The BBC have put up an election calculator, where you can plug in various hypothetical national votes shares for the parties and then see what the election result would be, assuming consistent swings. You can find it here:

http://news.bbc.co.uk/1/hi/uk_politics/election_2010/8609989.stm

I had a play around, and managed to come up with an interesting scenario. Imagine you had the following result:

Lib Dem: 37.0%

Conservative: 28.9%

Labour: 24.1%

Other: 10%

Who would be the winner of that election? Why Labour of course! (Largest party, though not with a majority).

Labour: 215 seats

Lib Dem: 211 seats

Conservative: 195 seats

Other: 29 seats

Of course, you can also dream…

Lib Dem: 42.6.0%

Conservative: 26.3%

Labour: 21.1%

Other: 10%

Which gives:

Lib Dem: 415 seats

Labour: 106 seats

Conservative: 103 seats

Other: 26 seats

Amazing the difference 5.6% can make. And then there’s the result that might really set the cat among the pigeons of the FPTP supporting Tories:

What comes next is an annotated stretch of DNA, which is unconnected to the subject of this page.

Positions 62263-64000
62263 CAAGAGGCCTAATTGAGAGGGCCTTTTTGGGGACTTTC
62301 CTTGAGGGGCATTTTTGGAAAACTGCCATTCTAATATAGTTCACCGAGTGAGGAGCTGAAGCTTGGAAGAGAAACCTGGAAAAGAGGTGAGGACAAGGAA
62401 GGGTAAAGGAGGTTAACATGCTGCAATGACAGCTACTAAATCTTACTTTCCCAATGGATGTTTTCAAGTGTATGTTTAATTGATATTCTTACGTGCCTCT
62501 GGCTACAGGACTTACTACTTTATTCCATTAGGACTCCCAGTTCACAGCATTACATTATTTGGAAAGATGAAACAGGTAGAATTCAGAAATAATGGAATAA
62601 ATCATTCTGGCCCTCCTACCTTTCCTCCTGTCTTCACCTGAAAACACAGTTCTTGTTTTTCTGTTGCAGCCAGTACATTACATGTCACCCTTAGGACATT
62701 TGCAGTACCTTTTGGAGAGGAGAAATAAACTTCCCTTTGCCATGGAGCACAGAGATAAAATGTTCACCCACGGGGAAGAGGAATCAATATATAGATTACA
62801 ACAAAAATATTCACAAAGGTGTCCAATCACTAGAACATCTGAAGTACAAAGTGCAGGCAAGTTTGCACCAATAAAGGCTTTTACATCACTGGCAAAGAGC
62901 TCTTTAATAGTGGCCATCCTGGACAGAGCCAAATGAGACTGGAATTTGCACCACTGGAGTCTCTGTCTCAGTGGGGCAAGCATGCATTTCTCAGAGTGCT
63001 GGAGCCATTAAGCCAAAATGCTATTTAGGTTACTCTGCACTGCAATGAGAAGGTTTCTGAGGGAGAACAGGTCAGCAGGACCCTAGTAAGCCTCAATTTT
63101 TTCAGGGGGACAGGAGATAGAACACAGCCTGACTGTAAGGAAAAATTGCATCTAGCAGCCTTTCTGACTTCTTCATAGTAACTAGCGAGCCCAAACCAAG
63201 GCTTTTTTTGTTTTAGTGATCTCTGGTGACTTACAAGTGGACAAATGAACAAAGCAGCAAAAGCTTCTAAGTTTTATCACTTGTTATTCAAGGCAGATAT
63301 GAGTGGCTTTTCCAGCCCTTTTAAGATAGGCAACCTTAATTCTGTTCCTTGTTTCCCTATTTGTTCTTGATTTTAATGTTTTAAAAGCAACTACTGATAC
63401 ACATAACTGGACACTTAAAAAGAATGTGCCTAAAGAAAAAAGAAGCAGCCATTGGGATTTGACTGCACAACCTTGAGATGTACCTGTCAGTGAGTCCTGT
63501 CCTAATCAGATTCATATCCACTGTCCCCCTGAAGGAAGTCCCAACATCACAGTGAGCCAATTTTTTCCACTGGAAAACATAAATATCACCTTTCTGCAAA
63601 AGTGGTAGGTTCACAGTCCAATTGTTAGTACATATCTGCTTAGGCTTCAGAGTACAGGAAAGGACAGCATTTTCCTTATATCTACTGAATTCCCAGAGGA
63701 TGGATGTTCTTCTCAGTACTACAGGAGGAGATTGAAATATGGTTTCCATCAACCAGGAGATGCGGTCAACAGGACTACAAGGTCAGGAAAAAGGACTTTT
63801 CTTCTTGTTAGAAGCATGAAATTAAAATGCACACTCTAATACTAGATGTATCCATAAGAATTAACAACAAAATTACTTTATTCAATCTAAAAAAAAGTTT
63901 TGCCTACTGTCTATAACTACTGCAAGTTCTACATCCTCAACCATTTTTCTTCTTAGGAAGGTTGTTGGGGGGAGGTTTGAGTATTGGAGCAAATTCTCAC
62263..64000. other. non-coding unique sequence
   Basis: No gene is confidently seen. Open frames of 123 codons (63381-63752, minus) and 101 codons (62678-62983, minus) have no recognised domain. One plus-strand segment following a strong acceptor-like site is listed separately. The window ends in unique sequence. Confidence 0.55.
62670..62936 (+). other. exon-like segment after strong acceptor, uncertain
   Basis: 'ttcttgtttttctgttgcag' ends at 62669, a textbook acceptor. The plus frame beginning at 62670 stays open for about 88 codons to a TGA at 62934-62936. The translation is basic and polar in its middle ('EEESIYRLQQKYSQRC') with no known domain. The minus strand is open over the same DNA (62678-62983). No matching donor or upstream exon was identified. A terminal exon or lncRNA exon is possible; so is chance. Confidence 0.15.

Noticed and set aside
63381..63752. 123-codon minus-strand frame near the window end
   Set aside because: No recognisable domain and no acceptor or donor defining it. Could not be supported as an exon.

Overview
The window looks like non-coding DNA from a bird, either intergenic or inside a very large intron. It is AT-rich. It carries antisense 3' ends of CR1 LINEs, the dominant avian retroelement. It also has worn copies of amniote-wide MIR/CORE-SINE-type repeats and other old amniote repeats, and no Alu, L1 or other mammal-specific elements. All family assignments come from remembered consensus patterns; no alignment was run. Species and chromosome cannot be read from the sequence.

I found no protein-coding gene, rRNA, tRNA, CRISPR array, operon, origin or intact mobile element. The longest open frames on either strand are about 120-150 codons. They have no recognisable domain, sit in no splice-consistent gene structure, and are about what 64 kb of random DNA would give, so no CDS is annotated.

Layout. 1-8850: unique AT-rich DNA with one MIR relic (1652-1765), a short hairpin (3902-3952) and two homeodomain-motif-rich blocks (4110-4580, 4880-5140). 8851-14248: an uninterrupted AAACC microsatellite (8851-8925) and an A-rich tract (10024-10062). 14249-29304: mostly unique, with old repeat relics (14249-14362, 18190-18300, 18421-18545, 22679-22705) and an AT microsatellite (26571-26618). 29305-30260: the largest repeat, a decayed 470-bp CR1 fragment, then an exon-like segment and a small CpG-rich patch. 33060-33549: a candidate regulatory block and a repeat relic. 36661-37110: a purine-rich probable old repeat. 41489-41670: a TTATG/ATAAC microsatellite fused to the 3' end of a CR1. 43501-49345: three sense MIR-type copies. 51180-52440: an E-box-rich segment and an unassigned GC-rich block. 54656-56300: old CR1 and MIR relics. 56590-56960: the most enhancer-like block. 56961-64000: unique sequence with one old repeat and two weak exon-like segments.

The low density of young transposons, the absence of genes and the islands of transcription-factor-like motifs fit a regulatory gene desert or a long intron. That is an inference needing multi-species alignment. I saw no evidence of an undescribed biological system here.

Conservative: 35.6%

Labour: 35.3%

Lib Dem: 19.1%

Other: 10%

Which gives:

Labour: 331 seats (5 seat majority)

Conservative: 240 seats

Lib Dem: 50 seats

Other: 29 seats

So it would be possible for the Tories to get more votes than Labour, but for Labour to then not only get more seats, but actually achieve a majority. (i.e. An absolute victory).

I think if they lose they’ll cry, sack Cameron, and then tear themselves apart. But if they lose in a way where they could reasonably claim “we woz robbed”… How funny would that be? (And if you think I’m being mean, I’d ask how sympathetic they were when the Liberal Party got 19.7% of the votes in the February 1974 election, and received 14 seats in return).